How Earning a Black Belt in Karate Changed My Life With a Disability
My name is Paul Brailer. I am 43 years old and was born with spina bifida. I am a 2nd Dan (degree) black belt from the Art of Karate in Barberton, Ohio and founder of Criptaedo, a non-profit organization working towards tax exempt status.
Self-confidence didn’t come easy for me. Growing up I was told what I should, couldn’t and can’t do by people who were trying to “protect” me from being hurt physically or emotionally. This led to low self-esteem and low self-image which followed me into adulthood. As an adult, I would look for the approval of others whom I perceived as better and/or smarter than me.
It wasn’t until I started martial arts that my self-confidence grew because I wasn’t being “protected.” I had to earn my rank, and it was harder for me because I had to modify techniques. An example of my modifications is shown on the video. To go from 1st to 2nd degree black belt, the board break is 5 boards in 8 seconds or less — 3 with feet and 2 with hands. I had to come up with a way to break 5 boards in 8 seconds or less with just my arms. My belt wasn’t given to me just because I was disabled, like some other things in my life.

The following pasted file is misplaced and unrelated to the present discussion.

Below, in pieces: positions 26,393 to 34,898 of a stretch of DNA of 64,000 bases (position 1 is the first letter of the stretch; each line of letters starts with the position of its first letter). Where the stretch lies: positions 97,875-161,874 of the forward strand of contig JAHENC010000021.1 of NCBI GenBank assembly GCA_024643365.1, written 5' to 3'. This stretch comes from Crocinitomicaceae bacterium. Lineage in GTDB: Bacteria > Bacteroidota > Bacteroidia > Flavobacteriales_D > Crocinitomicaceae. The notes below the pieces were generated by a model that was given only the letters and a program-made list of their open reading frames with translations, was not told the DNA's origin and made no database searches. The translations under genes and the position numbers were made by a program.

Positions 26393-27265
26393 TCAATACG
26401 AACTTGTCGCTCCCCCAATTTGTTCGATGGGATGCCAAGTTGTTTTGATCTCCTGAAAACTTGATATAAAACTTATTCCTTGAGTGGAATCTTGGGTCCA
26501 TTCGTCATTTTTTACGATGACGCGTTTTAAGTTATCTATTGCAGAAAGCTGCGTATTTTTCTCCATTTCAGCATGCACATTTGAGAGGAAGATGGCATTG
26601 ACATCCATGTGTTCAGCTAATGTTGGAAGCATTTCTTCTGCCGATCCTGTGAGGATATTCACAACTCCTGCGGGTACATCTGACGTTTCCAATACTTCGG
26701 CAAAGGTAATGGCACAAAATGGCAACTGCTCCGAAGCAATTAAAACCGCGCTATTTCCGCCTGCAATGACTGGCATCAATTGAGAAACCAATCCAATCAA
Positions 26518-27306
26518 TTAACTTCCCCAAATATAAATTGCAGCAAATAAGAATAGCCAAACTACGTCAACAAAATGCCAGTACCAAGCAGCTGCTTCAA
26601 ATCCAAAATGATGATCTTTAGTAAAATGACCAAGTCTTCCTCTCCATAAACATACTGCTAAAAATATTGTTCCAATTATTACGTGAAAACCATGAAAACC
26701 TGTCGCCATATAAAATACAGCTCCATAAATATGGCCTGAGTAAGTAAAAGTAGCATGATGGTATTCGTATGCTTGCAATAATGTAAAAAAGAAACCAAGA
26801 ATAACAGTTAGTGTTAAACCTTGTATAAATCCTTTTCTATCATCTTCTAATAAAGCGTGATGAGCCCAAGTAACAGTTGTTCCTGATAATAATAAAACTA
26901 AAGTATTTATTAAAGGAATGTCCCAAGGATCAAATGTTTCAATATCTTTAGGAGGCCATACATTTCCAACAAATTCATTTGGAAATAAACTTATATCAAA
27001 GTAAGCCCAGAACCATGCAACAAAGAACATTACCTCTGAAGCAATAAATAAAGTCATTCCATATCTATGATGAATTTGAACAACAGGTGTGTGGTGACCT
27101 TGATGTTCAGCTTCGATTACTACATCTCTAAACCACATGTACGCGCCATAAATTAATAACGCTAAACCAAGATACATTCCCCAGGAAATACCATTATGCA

After earning my black belt, I realized the need for self-defense for the disabled. That is how Criptaedo got started. Martial arts has helped me with my self-esteem and has given me a platform to reach the disabled community. I have been a part of Abilities Expo and numerous other local events. My goal for Criptaedo is to partner with existing martial arts schools and teach them how to teach disabled people. I want to show the disability community that you don’t have to be a victim of violence — you can learn to defend yourself. Just because people tell you that you can’t do something, that doesn’t mean it’s true. You’ll never know until you try.
Learn more at Criptaedo’s Facebook page.
The Mighty is asking the following: What was one moment you received help in an unexpected or unorthodox way related to disability, disease or mental illness? Check out our Submit a Story page for more about our submission guidelines.